Artemio Ugalde, Plaintiff-appellant, v. W.a. Mckenzie Asphalt Co., et al., Defendants,w.a. Mckenzie Asphalt Co., Defendant-appellee, 990 F.2d 239 (5th Cir. 1992)Annotate this Case
United States Court of Appeals,Fifth Circuit.
May 12, 1993.
Noemi A. Collie, Dallas, TX, for plaintiff-appellant.
Jeffrey Scott Levinger, Henry Floyd Sherrod, III, Jane Makela, Darla Rae DeSteiguer, Carrington, Coleman, Sloman & Blumenthal, Dallas, TX, for defendant-appellee.
Appeal from the United States District Court for the Northern District of Texas.
Before JOLLY, DUHE, and BARKSDALE, Circuit Judges.
E. GRADY JOLLY, Circuit Judge:
Artemio Ugalde filed this suit against his employer, W.A. McKenzie Asphalt Co., after being referred to as a "wetback" by his supervisor. Ugalde brought claims for constructive discharge pursuant to Title VII, 42 U.S.C. § 2000e, et seq., and for intentional infliction of emotional distress. McKenzie Asphalt moved for summary judgment and the district court granted the motion. Ugalde appeals. We hold that Ugalde has failed to present a genuine issue of material fact relating to either of his claims, and we therefore affirm the decision of the district court.
* Ugalde was employed by McKenzie Asphalt as an operator of an asphalt paving machine. Ugalde is an Hispanic male originally from Mexico. On September 26, 1990, Ugalde was working as an asphalt paving machine operator on a road crew supervised by Bobbie Pope. Pope is alleged to have called Ugalde a "wetback" and asked him to stop operating the paving machine and help other employees shovel. When Ugalde could not find a shovel to use, Pope allegedly told two other employees to let Ugalde use their shovels because they were Americans and did not have to do that type of labor. Ugalde walked off the work site and went to the main office to speak with John McKenzie, who was in charge of employee complaints. Ugalde told McKenzie's secretary that he was having problems with Pope and threatened to quit; Ugalde did not, however, report that Pope had used racial slurs against him on that day. Furthermore, Ugalde had never complained about Pope on any other previous occasion. Ugalde did not wait around to speak to McKenzie but instead left the office and did not return to the work site.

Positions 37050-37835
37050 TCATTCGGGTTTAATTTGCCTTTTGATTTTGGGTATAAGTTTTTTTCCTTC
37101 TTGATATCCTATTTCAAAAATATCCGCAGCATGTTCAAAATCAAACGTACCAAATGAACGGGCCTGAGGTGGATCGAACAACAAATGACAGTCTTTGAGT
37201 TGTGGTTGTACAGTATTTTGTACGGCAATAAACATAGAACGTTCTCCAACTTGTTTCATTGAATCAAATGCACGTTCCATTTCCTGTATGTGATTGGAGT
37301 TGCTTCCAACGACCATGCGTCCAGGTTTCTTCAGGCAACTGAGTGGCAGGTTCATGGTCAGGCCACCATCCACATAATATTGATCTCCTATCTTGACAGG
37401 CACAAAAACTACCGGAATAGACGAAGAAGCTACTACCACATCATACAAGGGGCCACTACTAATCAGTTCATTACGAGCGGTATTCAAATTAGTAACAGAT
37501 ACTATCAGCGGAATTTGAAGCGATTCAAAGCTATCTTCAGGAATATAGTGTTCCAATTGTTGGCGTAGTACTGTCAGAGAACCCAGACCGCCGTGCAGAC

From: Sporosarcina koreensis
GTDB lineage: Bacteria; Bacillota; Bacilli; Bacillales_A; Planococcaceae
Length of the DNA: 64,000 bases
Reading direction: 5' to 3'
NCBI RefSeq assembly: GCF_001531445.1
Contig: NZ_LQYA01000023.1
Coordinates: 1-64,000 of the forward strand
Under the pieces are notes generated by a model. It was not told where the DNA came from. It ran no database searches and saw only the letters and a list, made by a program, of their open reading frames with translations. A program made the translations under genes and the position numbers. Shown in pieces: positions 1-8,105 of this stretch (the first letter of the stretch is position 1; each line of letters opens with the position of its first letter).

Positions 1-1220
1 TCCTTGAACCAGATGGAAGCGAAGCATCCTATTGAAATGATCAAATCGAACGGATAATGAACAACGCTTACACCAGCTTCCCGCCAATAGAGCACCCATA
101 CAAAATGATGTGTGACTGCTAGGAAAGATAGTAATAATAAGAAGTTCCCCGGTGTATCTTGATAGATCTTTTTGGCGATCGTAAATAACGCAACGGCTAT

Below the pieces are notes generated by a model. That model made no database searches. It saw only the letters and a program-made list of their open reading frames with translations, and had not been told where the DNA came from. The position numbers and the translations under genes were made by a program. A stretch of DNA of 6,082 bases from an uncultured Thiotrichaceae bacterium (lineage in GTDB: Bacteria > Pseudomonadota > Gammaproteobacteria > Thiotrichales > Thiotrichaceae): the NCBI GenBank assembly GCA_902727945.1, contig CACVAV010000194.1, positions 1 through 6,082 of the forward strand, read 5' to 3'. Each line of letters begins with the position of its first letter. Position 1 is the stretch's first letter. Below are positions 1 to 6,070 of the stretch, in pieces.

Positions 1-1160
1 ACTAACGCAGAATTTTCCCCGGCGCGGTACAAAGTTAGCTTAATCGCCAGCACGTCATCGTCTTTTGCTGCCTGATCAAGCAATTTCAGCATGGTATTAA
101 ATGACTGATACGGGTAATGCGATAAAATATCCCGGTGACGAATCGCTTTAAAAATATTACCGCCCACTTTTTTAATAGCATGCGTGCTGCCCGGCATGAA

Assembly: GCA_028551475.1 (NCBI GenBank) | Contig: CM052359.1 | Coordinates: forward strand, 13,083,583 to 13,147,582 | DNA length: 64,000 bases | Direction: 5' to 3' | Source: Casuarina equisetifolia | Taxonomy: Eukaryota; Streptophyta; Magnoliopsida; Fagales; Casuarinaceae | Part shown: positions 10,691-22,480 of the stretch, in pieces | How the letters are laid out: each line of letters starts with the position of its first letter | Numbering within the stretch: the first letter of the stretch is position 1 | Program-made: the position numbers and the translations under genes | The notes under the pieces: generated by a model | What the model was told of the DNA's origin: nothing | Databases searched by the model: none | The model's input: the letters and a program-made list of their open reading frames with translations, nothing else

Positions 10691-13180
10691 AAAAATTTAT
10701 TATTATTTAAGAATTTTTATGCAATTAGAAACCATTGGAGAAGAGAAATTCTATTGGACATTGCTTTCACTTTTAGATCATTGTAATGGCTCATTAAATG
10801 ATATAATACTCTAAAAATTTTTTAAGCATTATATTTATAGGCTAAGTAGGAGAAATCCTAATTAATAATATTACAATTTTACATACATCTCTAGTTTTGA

Two days later, Ugalde returned to the main office to collect his paycheck. On this occasion, Ugalde spoke with McKenzie but still did not tell him about Pope's alleged racial comments. At this time, McKenzie offered to let Ugalde return to work at a lower rate of pay, but Ugalde declined this offer; according to Ugalde, McKenzie's offer was accompanied by the statement that he would pay Ugalde what he was paying the other Mexicans. About a week later, Jeff McKenzie went to Ugalde's home and offered him a job at the same rate of pay that he had formerly been receiving and one in which Pope would not be his supervisor; Ugalde declined this offer.
Ugalde instead filed a complaint with the Equal Employment Opportunity Commission (EEOC) claiming racial discrimination, a claim which was later denied by the EEOC. Ugalde then filed suit on August 21, 1991, against McKenzie Asphalt for constructive discharge pursuant to Title VII, 42 U.S.C. § 2000e, et seq., and for intentional infliction of emotional distress. Ugalde alleged that McKenzie Asphalt constructively discharged him when it failed to take immediate remedial steps after Ugalde complained of racial slurs made to him. Ugalde also alleged that McKenzie Asphalt intentionally inflicted emotional distress upon him because a supervisor consistently referred to him as a "Mexican" and a "wetback."